After 1948 the Inner Circle line was used exclusively for freight trains to sidings on the line itself, and to the goods yard on the Fitzroy branch. The overhead wiring for electric trains was dismantled in 1961. Only the feeders needed for Epping (now South Morang) line trains, and for shunting at the Royal Park end, were retained. Significant changes occurred in 1965, when the line was singled and both legs of the triangle at the eastern end of the line were closed. This left just a single line from Royal Park to Fitzroy remaining for goods services. The line was officially closed on 31 July 1981.
The rails were removed after the final closure, except for some short sections at former level crossings which can still be seen today. From Rushall to Royal Park stations the rail reserve has become a linear park which provides part of the Capital City Trail for cyclists, connecting the Merri Creek Trail to the Moonee Ponds Creek Trail in the network of shared use bicycle paths for Cycling in Melbourne. Some signals and parts of level crossing gates also survive, with remaining overhead stanchions still carrying railway electrical current between the Upfield and South Morang railway lines.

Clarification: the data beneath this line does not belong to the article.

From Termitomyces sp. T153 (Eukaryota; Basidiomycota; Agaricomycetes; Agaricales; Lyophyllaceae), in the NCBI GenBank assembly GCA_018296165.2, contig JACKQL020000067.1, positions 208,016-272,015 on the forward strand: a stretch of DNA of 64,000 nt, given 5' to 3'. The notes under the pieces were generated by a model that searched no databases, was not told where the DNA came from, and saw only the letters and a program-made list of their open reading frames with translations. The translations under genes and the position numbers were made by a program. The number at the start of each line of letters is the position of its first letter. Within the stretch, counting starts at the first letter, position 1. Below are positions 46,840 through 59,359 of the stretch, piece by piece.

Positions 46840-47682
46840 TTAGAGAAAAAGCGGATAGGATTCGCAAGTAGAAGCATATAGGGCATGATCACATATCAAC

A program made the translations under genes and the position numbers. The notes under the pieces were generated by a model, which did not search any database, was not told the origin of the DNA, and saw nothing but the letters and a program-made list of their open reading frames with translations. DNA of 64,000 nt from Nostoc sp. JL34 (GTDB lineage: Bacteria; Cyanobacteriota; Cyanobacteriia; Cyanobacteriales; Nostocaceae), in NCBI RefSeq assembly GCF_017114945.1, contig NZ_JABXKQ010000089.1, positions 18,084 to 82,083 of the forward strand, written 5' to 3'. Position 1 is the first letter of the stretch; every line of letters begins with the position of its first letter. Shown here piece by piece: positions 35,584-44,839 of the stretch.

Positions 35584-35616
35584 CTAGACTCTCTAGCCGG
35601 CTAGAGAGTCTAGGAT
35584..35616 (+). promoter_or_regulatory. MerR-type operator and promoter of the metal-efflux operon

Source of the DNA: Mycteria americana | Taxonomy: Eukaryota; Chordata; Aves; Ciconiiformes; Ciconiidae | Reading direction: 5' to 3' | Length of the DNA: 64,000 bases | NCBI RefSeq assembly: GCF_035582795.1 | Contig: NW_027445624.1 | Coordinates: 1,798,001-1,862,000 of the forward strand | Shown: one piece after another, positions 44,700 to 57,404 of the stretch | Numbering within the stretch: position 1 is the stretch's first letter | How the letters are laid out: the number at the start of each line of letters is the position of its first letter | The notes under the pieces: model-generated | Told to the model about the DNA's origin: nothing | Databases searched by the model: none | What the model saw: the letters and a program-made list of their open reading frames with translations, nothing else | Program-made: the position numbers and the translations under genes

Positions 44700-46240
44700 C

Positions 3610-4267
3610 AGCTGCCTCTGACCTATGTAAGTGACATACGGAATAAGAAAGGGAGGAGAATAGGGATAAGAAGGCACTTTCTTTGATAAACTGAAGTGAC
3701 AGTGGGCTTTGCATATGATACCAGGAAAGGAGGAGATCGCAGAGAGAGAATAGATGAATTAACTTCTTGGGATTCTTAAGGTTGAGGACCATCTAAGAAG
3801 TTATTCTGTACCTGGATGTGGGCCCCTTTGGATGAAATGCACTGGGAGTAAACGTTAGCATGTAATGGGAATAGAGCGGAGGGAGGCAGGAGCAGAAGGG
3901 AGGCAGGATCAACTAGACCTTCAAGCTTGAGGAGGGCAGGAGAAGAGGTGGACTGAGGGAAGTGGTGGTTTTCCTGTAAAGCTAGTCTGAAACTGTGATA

Of the three former stations, only North Carlton still stands, having been converted into a community centre. North Fitzroy station is now a slight rise in the walking and cycling path east of Nicholson Street. The path was realigned in 2002 to traverse the length of the former platform. The site of Fitzroy station has been redeveloped into a medium-density housing estate.
|Inner Circle railway line|
- City of Yarra: Inner Circle Railway Linear Park
- Victorian Railways signalling diagram: North Fitzroy to Merri in 1932
- Victorian Railways signalling diagram: Macaulay to North Fitzroy in 1913
- Victorian Railways signalling diagram: Macaulay to North Carlton in 1932
- 1920 Morgan's Street Directory Map: Inner circle station locations
- Geographic data related to Inner Circle railway line at OpenStreetMap